The Wisconsin Farm Technology Inc. annual meeting in April is usually the time and place when the next county in the outdoor farm show's hosting lineup is announced, but this year there wasn't one – largely due to the upheaval in UW-Extension funding and the uncertainty it has brought.
Extension historically has played a huge role in getting the show done each year, with County Agents serving as Executive Secretary of the show each year as it moves from county to county. That's the way it has worked for over 60 years as the show was first called Farm Progress Days and then Farm Technology Days.
Counties generally have four years to get their committees set and their fundraising done but whichever county hosts the 2019 will have a shorter timeline.
That's because of the uncertainty caused by state cuts to the UW-Extension budget and concerns about how that will impact county offices and local agents. An 8 percent state budget cut to the program translates to $3.6 million. While it's not certain how everything will shake out, early indications are that agents may serve multiple counties or regions of the state, which would make taking on a huge project like Farm Technology Days impossible.
John Shutske, chair of the FTD Inc. board, said that a couple years ago the farm economy was booming and today there's a lot of talk about changes. 'We run a consistently high quality show and we continue to be committed to rotating the show from county to county.
'That's part of our long-term commitment to education,' he added.
Shutske, currently associate dean for Extension and Outreach in the College of Agricultural and Life Sciences at UW-Madison has also served as the program director for Agricultural and Natural Resources Cooperative Extension within UW-Extension.
The Cooperative Extension Service is currently in a major transition and re-organization process brought on by those state budget cuts. 'There will be far fewer people in the county offices and on campus,' he said. The system will require staffing and structural changes and those will likely take effect in early to mid-2017.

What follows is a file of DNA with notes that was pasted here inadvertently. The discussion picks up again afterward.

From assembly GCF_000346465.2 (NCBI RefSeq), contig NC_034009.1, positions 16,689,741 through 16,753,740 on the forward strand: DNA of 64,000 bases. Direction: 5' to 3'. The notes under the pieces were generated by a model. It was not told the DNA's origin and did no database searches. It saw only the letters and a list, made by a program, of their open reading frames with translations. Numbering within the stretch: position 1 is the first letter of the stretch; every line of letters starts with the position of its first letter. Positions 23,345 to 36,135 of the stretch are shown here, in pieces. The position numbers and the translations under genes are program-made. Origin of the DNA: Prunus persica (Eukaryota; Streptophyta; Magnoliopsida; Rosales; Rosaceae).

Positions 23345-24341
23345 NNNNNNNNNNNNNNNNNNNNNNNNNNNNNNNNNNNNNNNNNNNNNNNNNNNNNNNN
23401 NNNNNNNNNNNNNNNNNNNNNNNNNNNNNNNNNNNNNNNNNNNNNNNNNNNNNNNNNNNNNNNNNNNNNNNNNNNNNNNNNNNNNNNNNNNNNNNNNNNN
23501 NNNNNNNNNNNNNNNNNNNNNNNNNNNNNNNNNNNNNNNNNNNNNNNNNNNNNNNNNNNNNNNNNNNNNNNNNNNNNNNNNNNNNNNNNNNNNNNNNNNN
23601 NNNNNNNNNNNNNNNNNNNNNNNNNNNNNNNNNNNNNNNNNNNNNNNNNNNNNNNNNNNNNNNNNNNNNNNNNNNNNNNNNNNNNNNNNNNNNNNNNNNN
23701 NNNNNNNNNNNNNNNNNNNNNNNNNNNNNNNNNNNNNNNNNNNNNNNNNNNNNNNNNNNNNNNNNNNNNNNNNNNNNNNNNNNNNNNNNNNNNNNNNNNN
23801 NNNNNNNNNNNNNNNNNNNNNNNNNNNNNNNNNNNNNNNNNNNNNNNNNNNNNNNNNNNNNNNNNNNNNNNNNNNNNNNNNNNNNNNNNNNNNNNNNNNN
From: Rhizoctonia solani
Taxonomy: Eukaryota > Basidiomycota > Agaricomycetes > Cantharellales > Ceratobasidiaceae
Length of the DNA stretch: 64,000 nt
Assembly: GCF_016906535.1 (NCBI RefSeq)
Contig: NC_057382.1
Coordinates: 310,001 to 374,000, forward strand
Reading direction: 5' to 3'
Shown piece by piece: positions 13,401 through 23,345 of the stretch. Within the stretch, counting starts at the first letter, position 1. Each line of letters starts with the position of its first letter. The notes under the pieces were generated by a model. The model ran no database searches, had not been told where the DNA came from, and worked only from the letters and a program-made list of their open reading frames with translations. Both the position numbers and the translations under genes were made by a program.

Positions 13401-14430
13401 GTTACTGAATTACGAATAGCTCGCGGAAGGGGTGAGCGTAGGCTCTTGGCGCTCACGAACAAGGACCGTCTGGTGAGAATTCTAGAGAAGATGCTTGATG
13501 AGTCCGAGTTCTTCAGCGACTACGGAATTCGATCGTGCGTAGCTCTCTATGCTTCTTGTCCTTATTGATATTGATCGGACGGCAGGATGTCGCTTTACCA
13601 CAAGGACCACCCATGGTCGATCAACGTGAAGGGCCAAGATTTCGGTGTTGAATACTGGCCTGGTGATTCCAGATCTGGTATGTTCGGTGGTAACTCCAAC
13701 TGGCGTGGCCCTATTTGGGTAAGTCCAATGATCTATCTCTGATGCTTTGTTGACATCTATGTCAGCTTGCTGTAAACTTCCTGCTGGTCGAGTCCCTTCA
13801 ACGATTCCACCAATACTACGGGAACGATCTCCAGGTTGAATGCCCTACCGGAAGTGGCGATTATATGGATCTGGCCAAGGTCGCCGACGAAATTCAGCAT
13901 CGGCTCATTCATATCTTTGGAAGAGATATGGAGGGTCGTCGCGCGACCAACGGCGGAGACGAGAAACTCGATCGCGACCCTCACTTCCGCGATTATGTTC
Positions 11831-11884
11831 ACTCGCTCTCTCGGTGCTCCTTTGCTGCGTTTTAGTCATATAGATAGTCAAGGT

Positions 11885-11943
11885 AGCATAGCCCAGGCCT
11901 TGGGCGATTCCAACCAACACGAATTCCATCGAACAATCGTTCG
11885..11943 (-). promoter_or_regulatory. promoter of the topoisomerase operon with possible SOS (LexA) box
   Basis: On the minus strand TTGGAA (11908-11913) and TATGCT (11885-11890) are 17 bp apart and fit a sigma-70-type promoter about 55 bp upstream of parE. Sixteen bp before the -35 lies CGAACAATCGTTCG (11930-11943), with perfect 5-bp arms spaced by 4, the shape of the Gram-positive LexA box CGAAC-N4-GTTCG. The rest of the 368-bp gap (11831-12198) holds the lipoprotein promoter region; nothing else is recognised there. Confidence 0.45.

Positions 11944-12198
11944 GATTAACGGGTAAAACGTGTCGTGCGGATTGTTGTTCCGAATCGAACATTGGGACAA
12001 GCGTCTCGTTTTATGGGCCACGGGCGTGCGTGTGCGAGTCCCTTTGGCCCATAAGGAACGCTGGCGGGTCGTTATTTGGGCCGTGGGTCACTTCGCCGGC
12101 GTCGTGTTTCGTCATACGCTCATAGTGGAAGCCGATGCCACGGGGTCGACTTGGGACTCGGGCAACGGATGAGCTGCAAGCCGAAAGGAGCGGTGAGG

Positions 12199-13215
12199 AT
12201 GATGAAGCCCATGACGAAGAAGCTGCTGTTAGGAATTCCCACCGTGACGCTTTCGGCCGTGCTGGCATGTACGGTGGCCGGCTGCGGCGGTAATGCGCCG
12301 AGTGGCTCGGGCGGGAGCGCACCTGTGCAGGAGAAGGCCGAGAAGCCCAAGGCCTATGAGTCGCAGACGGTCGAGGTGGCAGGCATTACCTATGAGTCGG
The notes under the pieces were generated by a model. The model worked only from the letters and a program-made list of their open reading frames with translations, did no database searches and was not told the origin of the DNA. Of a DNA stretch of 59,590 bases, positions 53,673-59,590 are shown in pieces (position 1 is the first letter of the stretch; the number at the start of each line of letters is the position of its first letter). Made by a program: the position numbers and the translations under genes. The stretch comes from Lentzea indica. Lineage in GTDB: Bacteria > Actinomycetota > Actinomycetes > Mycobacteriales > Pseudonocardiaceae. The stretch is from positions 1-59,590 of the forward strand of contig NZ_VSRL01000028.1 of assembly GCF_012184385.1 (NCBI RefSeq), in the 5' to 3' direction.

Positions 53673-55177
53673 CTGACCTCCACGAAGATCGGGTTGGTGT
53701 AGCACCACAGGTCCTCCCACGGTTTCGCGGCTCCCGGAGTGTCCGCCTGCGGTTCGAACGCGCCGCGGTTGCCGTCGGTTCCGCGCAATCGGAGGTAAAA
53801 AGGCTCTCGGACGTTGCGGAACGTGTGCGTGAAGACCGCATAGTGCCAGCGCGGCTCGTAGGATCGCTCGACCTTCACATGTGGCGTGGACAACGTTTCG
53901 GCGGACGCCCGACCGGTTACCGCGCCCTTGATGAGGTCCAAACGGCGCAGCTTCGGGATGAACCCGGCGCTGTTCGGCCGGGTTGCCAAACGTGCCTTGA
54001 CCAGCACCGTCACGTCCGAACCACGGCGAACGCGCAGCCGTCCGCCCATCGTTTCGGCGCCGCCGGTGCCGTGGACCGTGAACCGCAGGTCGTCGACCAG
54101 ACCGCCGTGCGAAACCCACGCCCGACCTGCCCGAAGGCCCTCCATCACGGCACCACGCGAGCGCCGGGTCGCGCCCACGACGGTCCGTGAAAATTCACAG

To try to figure out how Farm Technology Days would deal with these changes, a task force of Extension agents was convened, including several who had served as executive secretary of one of the county shows. The group determined that it would no longer be possible for a county agent to simultaneously serve as executive secretary for the show, beginning with the 2019 show.
Shutske said there will be a 'significant reduction in the educational footprint' from Extension at Farm Technology Days events into the future.
With the void left by the county agent's absence in the management of the show, Shutske said future shows will plan to hire a county coordinator to assist them in getting the event organized.
'After the Wood County show, this coordinator will play part of the role that the county agent had filled,' he said. 'This is a transition and it will take some time to work out.'
Because of the uncertainty, no county was named at the April meeting as host of the 2019 show. 'We have a couple of counties interested in 2019 but no formal announcement will be made today,' Shutske added. 'Within a month or two following the Walworth show we will make an announcement.
'I'm very confident that the counties that have come forward are quite eager to host,' he added.
Heidi Johnson, Dane County Extension's Crops and Soils Agent, is the most recent agent to have served as executive secretary of a Farm Technology Days show. She was a new hire in the county's Extension office when organizing for the show began. She was recently part of the task force looking at the role Extension has played in the show in the past.
'In Farm Technology Days, we have played an educational role and helped develop farm tours and done a lot of organizing. The traditional county ag agent won't be there anymore so we're going to have to shift a little bit,' she said.
Re-directing the county agent's role will mean pulling that person back from the executive secretary position. 'The 2019 host county hadn't been chosen yet so that seemed to be a normal spot to begin with this pilot project,' she added. 'It will be a good first year to start with that.'
The Dean of Extension agreed with that conclusion, Johnson said. 'We're going to have less staff and the staff we have won't have the time to put into Farm Technology Days in the future.'
Six county agents who had been involved in the show were involved in the task force.